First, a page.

There are four key phases for a wound to heal successfully:
[click image to enlarge] Specialized Wound Treatment Centers have better outcomes because they bring together many disciplines to not only treat wounds, but also to address the underlying barriers to healing.
- Hemostasis – clotting to control bleeding.
- Inflammation – swelling occurs as helpful materials are transported to the wound site and invasive microbes are pushed out.
- Proliferation – a protective layer of tissue is formed.
- Remodeling – rebuilding of tissue and revascularization and reorganization of the new tissue to function like the surrounding tissue.
Any factors that interfere with one or more of these phases can prevent wounds from healing. Some of the most common factors include:
- Poor Circulation – Oxygen and materials needed for healing can’t get to the wound site. Dead cells and harmful materials can’t be carried away.
- Diabetes – Diabetes interferes with healing in many ways, including lower oxygen levels, weaker immunity and decreased ability to form new skin cells and blood vessels. Diabetic nerve damage can also make it harder to sense a wound and seek treatment.
- Infection – Harmful bacteria can prolong inflammation and prevent new
- Nutrition Deficits – Wounds need energy, protein and other vital nutrients to heal.
- Repeat Trauma – Wounds on feet, moving joints and any body parts that may easily get bumped, rubbed or pressured are more susceptible to reopening.
[click image to enlarge] Every hour, ten Americans will undergo an amputation due to diabetes. Of those, 50% will die in five years. People with diabetes need to be on the lookout for non-healing wounds and seek treatment right away.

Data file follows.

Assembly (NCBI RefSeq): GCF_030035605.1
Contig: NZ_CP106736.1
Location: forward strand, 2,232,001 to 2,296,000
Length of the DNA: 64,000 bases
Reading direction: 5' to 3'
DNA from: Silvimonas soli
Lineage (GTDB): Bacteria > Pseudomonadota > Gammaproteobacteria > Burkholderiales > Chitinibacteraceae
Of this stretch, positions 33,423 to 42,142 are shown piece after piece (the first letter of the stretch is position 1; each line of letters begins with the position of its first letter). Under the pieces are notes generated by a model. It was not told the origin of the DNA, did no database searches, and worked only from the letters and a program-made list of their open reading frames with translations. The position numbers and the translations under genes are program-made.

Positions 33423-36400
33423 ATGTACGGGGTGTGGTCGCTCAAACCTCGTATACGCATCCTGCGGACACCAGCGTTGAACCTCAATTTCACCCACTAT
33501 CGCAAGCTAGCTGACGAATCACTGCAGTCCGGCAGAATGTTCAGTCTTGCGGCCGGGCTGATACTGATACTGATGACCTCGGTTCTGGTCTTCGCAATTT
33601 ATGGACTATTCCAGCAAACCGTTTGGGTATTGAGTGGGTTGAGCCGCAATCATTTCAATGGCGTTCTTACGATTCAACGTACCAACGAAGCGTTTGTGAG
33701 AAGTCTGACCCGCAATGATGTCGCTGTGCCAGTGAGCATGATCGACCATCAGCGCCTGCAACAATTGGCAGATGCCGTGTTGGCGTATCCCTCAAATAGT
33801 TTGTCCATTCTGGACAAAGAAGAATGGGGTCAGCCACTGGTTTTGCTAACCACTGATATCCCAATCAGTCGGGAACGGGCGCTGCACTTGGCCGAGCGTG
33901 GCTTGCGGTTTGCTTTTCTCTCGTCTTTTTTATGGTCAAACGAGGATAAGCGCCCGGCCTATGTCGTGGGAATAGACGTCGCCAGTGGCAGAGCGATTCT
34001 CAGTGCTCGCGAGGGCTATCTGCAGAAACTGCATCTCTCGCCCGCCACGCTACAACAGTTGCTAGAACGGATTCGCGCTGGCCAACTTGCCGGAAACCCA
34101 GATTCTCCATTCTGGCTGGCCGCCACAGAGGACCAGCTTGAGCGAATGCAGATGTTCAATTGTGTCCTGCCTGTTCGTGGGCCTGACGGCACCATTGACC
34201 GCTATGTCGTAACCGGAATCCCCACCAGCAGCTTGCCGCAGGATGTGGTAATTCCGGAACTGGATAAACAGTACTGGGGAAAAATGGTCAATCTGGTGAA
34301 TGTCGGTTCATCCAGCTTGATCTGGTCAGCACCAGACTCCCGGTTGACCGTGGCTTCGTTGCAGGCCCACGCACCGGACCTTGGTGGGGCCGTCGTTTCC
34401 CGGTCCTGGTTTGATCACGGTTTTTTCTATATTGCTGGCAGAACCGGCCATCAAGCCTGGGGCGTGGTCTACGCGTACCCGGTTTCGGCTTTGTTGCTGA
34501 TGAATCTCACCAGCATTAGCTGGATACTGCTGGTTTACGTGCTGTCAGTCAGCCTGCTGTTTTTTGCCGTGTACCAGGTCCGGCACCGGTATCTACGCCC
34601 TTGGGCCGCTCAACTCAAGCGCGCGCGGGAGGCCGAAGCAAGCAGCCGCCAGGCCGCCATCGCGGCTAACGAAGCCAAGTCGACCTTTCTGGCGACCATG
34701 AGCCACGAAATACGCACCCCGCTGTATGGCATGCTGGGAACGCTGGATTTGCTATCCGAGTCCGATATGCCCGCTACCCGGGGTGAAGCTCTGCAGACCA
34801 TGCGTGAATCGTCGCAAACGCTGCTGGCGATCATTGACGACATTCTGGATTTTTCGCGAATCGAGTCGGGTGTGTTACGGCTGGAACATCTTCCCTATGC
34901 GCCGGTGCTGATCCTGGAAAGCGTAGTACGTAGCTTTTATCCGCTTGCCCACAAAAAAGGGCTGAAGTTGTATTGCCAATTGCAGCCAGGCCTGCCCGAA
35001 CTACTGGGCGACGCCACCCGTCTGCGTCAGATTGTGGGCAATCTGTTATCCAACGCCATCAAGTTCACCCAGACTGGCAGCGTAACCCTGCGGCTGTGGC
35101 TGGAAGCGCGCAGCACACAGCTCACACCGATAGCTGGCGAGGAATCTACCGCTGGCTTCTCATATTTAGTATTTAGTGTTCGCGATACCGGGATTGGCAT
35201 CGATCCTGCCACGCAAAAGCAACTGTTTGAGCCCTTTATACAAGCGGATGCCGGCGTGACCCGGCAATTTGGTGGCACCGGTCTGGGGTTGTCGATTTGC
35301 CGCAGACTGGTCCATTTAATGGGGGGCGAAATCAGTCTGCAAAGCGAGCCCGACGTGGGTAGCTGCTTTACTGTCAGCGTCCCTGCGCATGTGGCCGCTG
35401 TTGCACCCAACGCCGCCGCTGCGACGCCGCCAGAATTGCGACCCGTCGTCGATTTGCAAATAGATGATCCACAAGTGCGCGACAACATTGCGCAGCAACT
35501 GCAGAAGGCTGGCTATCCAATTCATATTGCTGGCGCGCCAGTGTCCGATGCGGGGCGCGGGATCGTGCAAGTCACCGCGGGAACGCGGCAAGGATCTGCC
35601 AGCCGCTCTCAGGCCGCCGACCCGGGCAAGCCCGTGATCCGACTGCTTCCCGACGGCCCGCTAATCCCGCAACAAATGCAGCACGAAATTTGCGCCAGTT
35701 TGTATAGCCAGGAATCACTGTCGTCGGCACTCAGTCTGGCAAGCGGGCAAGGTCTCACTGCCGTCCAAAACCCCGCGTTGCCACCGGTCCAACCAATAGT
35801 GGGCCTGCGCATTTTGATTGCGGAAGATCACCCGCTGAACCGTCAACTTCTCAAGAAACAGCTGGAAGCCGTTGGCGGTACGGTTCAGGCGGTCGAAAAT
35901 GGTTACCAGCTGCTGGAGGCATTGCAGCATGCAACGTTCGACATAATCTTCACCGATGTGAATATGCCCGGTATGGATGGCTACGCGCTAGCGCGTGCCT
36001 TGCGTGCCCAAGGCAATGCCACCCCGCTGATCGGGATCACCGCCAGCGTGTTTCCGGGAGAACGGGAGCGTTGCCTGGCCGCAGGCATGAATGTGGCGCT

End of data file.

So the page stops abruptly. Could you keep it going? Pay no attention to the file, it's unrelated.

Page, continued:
It is estimated that 25 percent of the 29.1 million people living with diabetes will develop a diabetic foot ulcer. Without treatment, these wounds can lead to amputation or even death. Every hour, ten Americans undergo an amputation as a result of diabetes.
What’s even more startling – 50 percent of people who have an amputation will die within five years.
“The statistics are truly sobering when you realize that about 60 percent of non-traumatic limb amputations are performed on people living with diabetes,” said General Surgeon James R. Shepich, M.D., medical director of the Wound Treatment Center at MidMichigan Medical Center – Midland.
But there are steps you can take to avoid becoming a statistic.
Check Your Feet
Patients with diabetes – or their caregivers – should check their feet at least every other day to Continue reading.
Currently, 6.7 million people in the United States are living with chronic wounds. Due to lack of awareness of advanced wound care, the vast majority of these people do not receive the treatment they need and deserve.
Who May Be Affected?
[click image to enlarge] People with certain conditions or factors are more likely to develop wounds that don’t heal. The most common wound types are pressure ulcers, diabetic foot ulcers, venous stasis ulcers, surgical and trauma wounds and arterial ulcers.
While anyone may be affected, the following groups are particularly susceptible to non-healing wounds. These patients and their caregivers should be on the lookout for wounds that do not heal on their own and should seek treatment right away:
- People with diabetes
- Those with a personal history of heart or vascular disease
- People who have had amputations
- Cancer survivors, especially those who have had radiation therapy
- Those who are obese or overweight
- Patients who have been readmitted to the hospital
- Surgical patients
The most common types of wounds are: Continue reading.